Squid HTTPS filtering
This is a two part question. First, I'd like to setup a proxy to be able to block access to certain websites based on category. I know that it's possible to do with SquidGuard or DansGuardian. However, my question is: can either of those do the same thing with HTTPS traffic? I've read the following guide:
But it talks about Diladele Web Safety instead of the other software packages that I've described. I'd like to stick with the two packages described (SquidGuard or DansGuardian since I had easier time finding information and guides on them). It's my understanding that it should be possible to setup one of those packages to filter HTTPS and thus be able to check if the website falls within a prohibited category. The only difference is that when a user goes to an HTTPS site, they will get a certificate error (which they can simply continue through).
The second part of the question: On my network, all devices have a static DHCP IP lease somewhere between 192.168.1.10 and 192.168.1.100. When a new device is connected, it's given an address between 192.168.1.101 and 192.168.1.254. What I would like to do is make it so that everyone that has a static DHCP IP (below .100) can go "around" the proxy, while everyone that does receive a DHCP IP (over .100), has to go "through" the proxy. How would I go about doing that?
For 1st part: I guess you need to import the internal-ca which you have created in your pfsense box into every client machine. If you integrate Diladele web safety then effective filtering can be enforced I am saying this because I have tested the filtering with just SquidGuard and SquidGuard+Diladele web safety. In my personal opinion their is no harm in using both SG+Diladele.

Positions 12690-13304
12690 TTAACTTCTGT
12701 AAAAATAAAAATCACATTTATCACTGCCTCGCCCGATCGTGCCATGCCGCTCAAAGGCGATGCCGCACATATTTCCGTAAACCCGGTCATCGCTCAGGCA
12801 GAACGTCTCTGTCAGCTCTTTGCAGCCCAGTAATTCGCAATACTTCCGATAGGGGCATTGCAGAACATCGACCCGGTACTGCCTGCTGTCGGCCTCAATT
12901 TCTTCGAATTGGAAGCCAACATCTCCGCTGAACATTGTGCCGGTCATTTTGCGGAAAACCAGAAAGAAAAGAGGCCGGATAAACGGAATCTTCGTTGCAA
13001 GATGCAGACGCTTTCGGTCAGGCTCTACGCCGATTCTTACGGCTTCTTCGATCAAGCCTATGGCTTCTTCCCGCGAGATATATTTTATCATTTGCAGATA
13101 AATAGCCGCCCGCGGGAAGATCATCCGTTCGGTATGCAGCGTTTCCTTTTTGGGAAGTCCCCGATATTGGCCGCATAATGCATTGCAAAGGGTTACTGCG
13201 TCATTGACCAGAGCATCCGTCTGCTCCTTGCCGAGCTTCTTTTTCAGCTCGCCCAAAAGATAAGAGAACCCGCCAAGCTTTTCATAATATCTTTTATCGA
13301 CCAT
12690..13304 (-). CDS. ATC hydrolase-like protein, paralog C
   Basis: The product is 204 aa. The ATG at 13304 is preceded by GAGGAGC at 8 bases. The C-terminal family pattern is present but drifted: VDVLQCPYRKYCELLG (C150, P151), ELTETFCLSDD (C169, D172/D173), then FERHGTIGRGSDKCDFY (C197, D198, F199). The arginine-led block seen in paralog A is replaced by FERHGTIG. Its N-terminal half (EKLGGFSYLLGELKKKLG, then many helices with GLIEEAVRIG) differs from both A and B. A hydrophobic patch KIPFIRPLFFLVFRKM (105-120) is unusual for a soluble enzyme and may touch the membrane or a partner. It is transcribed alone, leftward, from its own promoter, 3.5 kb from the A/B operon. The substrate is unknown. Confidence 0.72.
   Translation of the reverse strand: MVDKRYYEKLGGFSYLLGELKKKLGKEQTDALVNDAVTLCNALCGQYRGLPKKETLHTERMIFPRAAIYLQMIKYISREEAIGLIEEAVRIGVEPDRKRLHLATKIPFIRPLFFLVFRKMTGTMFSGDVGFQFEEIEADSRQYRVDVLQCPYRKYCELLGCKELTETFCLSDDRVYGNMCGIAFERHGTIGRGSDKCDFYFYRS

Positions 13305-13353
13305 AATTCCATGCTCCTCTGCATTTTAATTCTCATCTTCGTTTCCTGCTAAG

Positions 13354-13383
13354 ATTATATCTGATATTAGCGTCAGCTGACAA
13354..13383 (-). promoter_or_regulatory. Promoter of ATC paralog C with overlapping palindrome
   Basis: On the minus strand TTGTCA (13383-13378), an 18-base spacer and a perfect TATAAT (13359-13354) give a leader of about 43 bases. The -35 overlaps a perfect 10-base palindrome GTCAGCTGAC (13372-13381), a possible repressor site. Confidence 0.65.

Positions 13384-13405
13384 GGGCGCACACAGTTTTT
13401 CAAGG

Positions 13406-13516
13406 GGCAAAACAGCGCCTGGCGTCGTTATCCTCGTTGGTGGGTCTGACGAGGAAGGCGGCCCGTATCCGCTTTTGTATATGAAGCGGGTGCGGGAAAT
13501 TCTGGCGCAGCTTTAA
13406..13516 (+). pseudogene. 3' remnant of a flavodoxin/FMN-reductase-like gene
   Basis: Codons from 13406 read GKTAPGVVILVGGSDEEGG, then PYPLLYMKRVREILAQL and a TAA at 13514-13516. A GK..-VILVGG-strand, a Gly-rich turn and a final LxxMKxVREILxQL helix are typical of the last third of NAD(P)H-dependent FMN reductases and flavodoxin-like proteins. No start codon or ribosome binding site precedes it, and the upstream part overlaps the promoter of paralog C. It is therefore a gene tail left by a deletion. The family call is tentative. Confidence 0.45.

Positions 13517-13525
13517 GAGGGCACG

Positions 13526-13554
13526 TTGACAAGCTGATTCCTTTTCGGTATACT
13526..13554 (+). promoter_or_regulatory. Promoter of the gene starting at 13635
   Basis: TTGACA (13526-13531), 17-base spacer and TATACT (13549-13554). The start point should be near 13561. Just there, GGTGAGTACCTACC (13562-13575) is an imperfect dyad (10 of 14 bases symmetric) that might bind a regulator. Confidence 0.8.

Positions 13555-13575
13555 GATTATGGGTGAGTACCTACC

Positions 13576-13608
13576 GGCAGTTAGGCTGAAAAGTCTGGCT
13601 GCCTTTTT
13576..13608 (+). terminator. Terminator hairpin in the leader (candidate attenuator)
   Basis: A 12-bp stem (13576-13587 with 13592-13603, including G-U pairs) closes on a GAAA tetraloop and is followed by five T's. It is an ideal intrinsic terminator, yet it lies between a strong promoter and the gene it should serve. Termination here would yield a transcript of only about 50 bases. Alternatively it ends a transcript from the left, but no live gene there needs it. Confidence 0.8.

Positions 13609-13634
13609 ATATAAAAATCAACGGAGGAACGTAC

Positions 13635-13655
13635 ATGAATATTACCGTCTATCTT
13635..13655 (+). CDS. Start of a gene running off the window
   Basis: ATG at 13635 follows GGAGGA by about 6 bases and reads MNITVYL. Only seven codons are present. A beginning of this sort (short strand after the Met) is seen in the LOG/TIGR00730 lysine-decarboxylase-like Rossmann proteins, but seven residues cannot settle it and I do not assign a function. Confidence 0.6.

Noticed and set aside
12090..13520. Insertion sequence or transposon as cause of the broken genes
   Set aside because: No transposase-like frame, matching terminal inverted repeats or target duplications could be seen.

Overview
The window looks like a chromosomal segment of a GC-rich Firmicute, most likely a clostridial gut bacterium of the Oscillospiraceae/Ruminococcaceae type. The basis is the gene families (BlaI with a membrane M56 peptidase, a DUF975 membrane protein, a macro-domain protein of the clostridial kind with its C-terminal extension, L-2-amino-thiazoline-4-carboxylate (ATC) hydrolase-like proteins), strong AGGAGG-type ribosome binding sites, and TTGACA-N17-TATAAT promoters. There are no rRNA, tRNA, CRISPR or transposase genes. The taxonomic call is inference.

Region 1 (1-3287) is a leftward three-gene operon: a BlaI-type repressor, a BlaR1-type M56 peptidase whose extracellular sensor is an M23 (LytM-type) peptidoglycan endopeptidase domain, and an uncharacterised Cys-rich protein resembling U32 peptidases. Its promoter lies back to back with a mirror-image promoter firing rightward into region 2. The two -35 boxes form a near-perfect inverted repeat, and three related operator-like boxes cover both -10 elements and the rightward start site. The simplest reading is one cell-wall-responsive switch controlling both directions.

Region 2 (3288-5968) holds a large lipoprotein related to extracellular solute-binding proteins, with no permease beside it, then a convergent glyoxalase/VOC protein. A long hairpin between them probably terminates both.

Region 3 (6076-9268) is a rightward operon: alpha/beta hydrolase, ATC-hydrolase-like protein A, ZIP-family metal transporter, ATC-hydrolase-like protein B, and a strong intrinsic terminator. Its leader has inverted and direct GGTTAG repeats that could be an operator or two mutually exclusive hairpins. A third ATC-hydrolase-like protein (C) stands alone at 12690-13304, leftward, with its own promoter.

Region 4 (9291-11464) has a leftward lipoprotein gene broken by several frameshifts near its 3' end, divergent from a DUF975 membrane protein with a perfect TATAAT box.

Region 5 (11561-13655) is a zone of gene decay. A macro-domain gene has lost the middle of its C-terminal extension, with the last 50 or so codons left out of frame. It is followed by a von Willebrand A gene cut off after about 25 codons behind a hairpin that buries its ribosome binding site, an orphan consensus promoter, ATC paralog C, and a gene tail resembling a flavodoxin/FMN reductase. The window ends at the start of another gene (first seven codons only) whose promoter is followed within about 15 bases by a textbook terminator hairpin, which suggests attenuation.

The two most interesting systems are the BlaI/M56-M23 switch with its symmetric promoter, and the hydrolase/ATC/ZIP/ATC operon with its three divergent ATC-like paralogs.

For 2nd part: Their is an option in SquidGuard in which you can specify the IP addresses which can bypass the proxy.
Lookup info on creating a wpad.dat file. It's not technically transparent, but it allows each computer to automatically be configured to use your proxy server. DansGuardian is quite nice, and very flexible as to capabilities, but is more complicated to setup and configure. SquidGuard has basic functionality, but it is far easier to get it going.
If you need to enforce use of the proxy, you could try to block outgoing traffic on ports 80 and 443. If you do any of this, you will probably want to first switch the port used by pfSense's WebConfigurator to something non-standard so that you don't accidentally proxy traffic to the pfSense box.
You can also use networkinggeek's answer.
Neither solution is necessarily better or worse. It just depends on your network and your needs.